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  Subjects -> WATER RESOURCES (Total: 161 journals)
Showing 1 - 47 of 47 Journals sorted alphabetically
Acque Sotterranee - Italian Journal of Groundwater     Open Access   (Followers: 1)
ACS ES&T Water     Hybrid Journal  
Advances in Limnology     Full-text available via subscription   (Followers: 2)
Advances in Oceanography and Limnology     Open Access   (Followers: 13)
Advances in Water Resource and Protection     Open Access   (Followers: 8)
Advances in Water Resources     Hybrid Journal   (Followers: 59)
African Journal of Aquatic Science     Hybrid Journal   (Followers: 17)
Agricultural Water Management     Hybrid Journal   (Followers: 50)
Agua y Territorio     Open Access   (Followers: 2)
Águas Subterrâneas     Open Access   (Followers: 1)
altlastenforum Baden-Württemberg e.V., Schriftenreihe     Full-text available via subscription   (Followers: 3)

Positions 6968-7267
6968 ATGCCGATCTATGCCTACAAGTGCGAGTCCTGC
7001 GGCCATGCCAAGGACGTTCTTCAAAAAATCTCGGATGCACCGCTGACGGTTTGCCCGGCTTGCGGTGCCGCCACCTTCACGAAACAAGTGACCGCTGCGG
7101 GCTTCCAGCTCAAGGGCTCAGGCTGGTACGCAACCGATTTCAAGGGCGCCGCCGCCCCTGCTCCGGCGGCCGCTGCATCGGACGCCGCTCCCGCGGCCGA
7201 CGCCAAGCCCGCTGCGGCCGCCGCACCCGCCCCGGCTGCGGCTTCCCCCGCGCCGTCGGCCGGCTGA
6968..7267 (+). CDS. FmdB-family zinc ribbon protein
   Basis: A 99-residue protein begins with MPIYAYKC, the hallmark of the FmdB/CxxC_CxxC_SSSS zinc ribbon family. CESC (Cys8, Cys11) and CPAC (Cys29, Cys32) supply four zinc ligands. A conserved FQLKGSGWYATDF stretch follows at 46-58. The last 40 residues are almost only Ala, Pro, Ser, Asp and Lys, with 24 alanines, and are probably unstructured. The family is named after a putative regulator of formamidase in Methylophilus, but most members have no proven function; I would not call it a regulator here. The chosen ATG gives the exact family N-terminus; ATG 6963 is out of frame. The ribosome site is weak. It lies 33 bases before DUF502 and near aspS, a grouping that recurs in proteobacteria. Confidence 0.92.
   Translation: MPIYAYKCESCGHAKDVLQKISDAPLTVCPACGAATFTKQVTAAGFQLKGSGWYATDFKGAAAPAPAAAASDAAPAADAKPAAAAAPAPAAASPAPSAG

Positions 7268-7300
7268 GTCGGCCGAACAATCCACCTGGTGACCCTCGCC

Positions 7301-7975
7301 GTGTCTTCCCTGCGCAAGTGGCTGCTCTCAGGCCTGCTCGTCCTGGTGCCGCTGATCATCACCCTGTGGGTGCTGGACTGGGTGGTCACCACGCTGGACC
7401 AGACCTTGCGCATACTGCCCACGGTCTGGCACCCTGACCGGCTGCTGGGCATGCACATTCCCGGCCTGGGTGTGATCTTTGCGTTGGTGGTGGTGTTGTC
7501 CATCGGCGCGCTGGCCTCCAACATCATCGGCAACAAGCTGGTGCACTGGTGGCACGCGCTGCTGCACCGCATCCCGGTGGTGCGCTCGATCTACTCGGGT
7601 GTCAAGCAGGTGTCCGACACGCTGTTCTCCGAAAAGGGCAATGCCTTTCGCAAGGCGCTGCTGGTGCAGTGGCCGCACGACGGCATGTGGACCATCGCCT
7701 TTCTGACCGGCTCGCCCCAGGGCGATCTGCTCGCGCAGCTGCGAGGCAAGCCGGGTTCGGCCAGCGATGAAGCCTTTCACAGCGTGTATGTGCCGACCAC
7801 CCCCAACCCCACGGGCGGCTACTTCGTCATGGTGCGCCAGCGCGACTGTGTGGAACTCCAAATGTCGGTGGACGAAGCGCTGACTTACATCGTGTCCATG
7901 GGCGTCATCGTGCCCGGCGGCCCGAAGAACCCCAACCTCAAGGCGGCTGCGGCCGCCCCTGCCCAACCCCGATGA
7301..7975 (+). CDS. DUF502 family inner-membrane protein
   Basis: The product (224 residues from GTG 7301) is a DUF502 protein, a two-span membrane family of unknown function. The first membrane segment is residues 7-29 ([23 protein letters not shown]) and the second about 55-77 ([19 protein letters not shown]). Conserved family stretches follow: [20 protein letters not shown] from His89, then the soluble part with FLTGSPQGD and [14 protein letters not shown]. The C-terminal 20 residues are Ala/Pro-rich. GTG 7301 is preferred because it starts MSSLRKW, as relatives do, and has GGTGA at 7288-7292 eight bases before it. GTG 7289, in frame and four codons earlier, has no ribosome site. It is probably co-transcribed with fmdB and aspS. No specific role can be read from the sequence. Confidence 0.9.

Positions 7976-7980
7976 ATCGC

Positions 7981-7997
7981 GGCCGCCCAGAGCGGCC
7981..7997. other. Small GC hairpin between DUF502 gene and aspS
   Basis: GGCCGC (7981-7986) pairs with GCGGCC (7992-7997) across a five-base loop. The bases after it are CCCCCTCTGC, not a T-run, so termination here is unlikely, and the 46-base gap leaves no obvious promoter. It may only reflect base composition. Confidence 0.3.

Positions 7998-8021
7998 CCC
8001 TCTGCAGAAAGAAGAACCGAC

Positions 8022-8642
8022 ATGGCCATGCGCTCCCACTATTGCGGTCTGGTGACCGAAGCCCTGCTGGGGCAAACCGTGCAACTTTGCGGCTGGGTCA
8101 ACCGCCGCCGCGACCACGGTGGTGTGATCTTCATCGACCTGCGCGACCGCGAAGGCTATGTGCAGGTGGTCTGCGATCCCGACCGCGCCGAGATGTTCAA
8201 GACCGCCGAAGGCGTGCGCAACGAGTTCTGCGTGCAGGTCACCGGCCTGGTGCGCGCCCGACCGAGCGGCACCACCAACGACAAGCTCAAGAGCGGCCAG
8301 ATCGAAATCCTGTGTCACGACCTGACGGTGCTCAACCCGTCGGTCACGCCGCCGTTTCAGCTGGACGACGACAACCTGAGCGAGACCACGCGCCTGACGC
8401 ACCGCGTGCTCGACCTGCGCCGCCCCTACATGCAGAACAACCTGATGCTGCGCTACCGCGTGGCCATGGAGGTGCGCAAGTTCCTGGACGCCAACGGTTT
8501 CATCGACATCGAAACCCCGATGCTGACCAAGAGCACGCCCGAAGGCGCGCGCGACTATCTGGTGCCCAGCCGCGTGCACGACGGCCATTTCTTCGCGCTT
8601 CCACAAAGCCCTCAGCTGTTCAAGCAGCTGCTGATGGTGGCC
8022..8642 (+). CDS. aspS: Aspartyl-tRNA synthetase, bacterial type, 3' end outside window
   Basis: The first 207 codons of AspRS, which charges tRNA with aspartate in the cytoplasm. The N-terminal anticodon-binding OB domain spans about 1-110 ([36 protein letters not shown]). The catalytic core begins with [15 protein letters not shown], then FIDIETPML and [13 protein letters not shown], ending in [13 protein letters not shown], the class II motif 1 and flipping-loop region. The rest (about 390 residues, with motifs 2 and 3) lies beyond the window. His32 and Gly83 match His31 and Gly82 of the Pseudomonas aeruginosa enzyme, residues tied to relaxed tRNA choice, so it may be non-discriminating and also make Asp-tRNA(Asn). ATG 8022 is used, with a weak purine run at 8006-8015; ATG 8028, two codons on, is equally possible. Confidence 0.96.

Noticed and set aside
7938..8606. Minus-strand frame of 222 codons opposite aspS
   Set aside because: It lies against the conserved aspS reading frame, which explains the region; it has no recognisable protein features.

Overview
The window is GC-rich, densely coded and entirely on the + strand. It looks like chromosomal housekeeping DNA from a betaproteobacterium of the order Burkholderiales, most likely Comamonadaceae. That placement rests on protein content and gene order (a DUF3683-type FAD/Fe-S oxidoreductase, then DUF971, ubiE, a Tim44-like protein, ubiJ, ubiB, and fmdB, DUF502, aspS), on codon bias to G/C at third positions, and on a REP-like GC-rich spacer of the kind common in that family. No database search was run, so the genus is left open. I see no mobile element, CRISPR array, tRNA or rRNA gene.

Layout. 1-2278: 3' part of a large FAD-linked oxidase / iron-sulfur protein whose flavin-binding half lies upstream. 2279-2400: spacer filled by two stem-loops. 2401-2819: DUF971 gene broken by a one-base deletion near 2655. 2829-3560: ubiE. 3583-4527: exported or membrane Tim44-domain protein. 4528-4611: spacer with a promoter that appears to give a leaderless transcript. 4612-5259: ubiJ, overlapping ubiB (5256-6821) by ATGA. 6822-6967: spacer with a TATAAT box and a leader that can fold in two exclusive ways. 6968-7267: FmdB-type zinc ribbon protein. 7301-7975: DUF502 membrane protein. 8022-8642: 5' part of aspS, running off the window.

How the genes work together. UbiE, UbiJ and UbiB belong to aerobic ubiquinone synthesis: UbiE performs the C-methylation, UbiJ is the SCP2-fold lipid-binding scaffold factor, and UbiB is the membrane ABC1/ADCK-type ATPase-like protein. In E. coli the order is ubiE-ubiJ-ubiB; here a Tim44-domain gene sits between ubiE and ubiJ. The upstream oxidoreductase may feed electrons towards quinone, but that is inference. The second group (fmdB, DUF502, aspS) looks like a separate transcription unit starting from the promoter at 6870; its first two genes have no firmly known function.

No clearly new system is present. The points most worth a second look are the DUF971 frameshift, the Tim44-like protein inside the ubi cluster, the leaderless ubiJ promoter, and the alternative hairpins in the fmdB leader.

American Journal of Water Resources     Open Access   (Followers: 10)
American Water Works Association     Hybrid Journal   (Followers: 23)
Anales de Hidrología Médica     Open Access   (Followers: 1)
Annual Review of Marine Science     Full-text available via subscription   (Followers: 12)
Applied Water Science     Open Access   (Followers: 8)
Aquacultural Engineering     Hybrid Journal   (Followers: 7)
Aquaculture     Hybrid Journal   (Followers: 31)
Aquaculture and Fisheries     Open Access   (Followers: 6)
Aquaculture Environment Interactions     Open Access   (Followers: 6)
Aquaculture Research     Hybrid Journal   (Followers: 30)
Aquaculture, Fish and Fisheries     Open Access  
Aquasains     Open Access  
Aquatic Conservation Marine and Freshwater Ecosystems     Hybrid Journal   (Followers: 44)
Aquatic Geochemistry     Hybrid Journal   (Followers: 3)
Aquatic Living Resources     Hybrid Journal   (Followers: 11)
Aquatic Science and Technology     Open Access   (Followers: 2)